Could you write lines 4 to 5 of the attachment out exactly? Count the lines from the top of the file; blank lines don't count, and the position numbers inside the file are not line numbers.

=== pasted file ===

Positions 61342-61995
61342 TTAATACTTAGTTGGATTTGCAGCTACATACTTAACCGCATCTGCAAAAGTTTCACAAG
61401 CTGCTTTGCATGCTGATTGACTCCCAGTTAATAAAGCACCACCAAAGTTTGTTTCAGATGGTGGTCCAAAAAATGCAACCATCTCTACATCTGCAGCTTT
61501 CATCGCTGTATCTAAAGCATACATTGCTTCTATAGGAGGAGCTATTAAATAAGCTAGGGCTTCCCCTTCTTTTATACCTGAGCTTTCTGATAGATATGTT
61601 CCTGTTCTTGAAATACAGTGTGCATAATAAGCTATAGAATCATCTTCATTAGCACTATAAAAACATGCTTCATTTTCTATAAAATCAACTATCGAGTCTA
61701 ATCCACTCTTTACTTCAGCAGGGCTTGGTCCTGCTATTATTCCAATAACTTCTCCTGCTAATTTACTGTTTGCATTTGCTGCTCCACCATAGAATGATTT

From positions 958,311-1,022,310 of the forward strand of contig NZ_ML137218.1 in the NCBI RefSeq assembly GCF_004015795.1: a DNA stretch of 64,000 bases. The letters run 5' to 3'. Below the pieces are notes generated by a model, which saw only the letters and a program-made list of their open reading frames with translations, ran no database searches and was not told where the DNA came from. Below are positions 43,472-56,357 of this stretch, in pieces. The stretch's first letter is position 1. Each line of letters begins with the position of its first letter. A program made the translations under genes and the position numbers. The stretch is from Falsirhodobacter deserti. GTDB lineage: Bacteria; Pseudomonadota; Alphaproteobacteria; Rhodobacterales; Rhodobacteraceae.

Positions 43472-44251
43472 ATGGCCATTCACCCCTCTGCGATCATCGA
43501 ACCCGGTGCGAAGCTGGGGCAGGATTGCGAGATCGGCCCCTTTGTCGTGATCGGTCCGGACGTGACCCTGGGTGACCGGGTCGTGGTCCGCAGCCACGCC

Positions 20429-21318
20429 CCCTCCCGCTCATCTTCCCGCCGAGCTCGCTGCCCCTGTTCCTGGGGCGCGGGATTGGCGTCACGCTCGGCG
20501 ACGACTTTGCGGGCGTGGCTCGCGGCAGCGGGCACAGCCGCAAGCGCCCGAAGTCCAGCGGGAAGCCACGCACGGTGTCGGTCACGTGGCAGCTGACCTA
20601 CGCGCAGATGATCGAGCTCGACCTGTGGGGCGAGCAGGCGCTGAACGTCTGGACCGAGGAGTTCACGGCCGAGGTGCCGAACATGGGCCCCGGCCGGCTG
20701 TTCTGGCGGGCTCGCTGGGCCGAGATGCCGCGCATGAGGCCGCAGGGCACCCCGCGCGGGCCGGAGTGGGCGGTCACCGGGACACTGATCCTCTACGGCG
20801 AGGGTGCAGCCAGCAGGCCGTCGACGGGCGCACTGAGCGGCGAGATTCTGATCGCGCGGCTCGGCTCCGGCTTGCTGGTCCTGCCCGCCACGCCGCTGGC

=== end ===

61501 CATCGCTGTATCTAAAGCATACATTGCTTCTATAGGAGGAGCTATTAAATAAGCTAGGGCTTCCCCTTCTTTTATACCTGAGCTTTCTGATAGATATGTT
61601 CCTGTTCTTGAAATACAGTGTGCATAATAAGCTATAGAATCATCTTCATTAGCACTATAAAAACATGCTTCATTTTCTATAAAATCAACTATCGAGTCTA